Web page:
Modern GIS and Remote Sensing

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Modern Geographic Information System (GIS) and Remote Sensing

May 22, 2024 | all blog |

Relating geographic data, especially seemingly random or disconnected data, was once a challenging effort requiring countless hours and calculations to produce usable results. However, since Roger Tomlinson first released his groundbreaking system in 1963, scientists have had Geographic Information System (GIS) technology to capture, store, check, and display related geographic positions. Waterborne’s scientists work extensively with GIS and remotely sensed data mapping through our Spatial Analysis and Field Studies client work dealing with pesticide risk assessments, endangered species assessments, modeling, watershed characterizations, and much more.

Today’s GIS has come a long way from its early mainframe computer and line printer output roots. Modern GIS doubles-down on technology to bring detailed data results previously unavailable or out-of-reach for the typical study. By acquiring the latest GIS datasets on land use, soils, weather, elevation, climate change vulnerability, threatened and endangered species habitats, Waterborne’s scientists are able to run robust and precise spatial datasets that can become the basis for specialized models.  We can then apply additional layers of technology, including:

  • ESRI Software. Utilizing several of ESRI’s products, including ArcGIS Pro, ArcGIS Server, ArcGIS Online, and Survey123, Waterborne’s scientists create maps, interactive web maps and web tools, surveys that can be filled out while in the field or back in the lab.
  • GIS Crosswalks. We perform our own GIS crosswalks or use publicly available tools like OECD ENASGIPS. By using soil, climate, and other spatial data, we can identify similar ecoregions, perform site selection, etc.

Remote sensing has had a dramatic impact on GIS, providing new levels of technology and modeling opportunities. Waterborne’s scientists may employ:

  • Drone capabilities. Particularly useful in agriculture-based studies, our licensed drone pilots may take single-field or multi-field flights during a field study to look at various parameters such as crop health/crop development, crop plant counts, elevation/drainage information, etc.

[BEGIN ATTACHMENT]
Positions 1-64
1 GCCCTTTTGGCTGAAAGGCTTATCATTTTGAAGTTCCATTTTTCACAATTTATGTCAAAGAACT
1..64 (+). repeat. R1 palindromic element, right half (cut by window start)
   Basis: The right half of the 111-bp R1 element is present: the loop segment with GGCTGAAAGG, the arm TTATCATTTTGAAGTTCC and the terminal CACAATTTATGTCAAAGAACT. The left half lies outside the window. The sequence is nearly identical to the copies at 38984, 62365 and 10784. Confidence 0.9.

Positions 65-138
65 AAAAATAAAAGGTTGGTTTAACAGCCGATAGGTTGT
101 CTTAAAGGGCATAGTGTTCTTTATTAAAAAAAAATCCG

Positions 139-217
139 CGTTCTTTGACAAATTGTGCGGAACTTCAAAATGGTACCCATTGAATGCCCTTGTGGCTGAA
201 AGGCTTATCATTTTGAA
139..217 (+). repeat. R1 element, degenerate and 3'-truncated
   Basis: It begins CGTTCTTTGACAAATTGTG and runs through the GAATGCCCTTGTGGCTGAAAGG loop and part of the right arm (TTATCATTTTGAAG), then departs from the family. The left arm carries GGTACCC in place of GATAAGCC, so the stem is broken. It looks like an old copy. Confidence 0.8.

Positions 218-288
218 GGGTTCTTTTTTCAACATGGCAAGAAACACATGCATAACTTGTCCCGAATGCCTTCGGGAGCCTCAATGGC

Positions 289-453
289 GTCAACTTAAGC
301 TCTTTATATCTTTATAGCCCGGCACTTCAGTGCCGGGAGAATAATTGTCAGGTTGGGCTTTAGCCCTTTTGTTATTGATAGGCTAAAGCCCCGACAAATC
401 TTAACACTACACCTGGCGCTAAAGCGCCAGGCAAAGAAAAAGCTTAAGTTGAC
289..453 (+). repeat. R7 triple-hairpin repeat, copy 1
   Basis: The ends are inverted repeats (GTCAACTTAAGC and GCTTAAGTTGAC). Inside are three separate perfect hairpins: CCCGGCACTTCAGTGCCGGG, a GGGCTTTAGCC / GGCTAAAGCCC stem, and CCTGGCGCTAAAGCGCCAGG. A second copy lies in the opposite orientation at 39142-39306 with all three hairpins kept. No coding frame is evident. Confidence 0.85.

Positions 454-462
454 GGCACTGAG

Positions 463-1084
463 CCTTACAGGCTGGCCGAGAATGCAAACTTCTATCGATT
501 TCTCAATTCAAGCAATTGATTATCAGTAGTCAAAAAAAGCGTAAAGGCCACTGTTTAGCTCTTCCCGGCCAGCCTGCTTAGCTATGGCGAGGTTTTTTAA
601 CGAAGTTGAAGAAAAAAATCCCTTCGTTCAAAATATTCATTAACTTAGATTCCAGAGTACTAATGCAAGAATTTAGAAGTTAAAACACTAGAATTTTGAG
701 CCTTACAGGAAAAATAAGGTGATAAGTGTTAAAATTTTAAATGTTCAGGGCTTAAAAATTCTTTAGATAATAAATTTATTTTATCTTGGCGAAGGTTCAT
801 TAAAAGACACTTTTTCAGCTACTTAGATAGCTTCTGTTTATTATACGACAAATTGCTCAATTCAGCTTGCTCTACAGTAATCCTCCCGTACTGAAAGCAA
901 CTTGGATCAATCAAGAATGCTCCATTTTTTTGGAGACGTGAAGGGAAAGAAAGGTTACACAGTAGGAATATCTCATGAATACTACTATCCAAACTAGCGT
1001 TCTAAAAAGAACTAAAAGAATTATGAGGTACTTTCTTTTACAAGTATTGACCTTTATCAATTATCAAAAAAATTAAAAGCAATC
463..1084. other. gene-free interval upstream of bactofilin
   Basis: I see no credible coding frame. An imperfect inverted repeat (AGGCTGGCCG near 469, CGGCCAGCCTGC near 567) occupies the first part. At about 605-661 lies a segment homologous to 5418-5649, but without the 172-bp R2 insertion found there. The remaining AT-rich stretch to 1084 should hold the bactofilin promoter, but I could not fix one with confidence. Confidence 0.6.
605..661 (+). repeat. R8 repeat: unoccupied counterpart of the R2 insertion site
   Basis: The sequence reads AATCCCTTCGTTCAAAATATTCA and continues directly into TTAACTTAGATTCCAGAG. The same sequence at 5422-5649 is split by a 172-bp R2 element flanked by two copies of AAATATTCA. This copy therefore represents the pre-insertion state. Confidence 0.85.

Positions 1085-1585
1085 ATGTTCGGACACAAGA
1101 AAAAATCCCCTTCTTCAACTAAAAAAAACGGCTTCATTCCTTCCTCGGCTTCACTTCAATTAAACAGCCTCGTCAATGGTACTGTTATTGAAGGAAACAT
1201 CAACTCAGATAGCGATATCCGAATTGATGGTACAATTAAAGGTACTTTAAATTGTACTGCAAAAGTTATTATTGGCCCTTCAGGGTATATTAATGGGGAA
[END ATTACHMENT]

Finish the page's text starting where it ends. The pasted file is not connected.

• Satellite imagery/aerial image analysis. Another way we can track crop health/crop development, satellite imagery contains multiple bands which allow us to calculate several vegetative, soil health, and water related indices is to review satellite imagery or aerial images for a location.
  • Machine Learning/Deep Learning: Having an in-house Artificial Intelligence (AI) technology team has helped Waterborne’s scientists best utilize machine learning and deep learning tools on various GIS and remote sensing projects. This technology is particularly helpful in developing predictions and when sourcing identifications and classifications.
  • Google Earth Engine. When possible, we will incorporate Google Earth Engine into our workflows as it allows us to process remotely sensed data quicker and more efficiently. For example, we can automate calculating NDVI values or other vegetative indices from Sentinel satellite imagery.

Both GIS and remote sensing have had a tremendous impact on field study and modeling projects. Using this technology, we’ve been able to improve data results while simultaneously saving project time and budgets. We can’t wait to see the next generation of this technology will bring to the scientific table!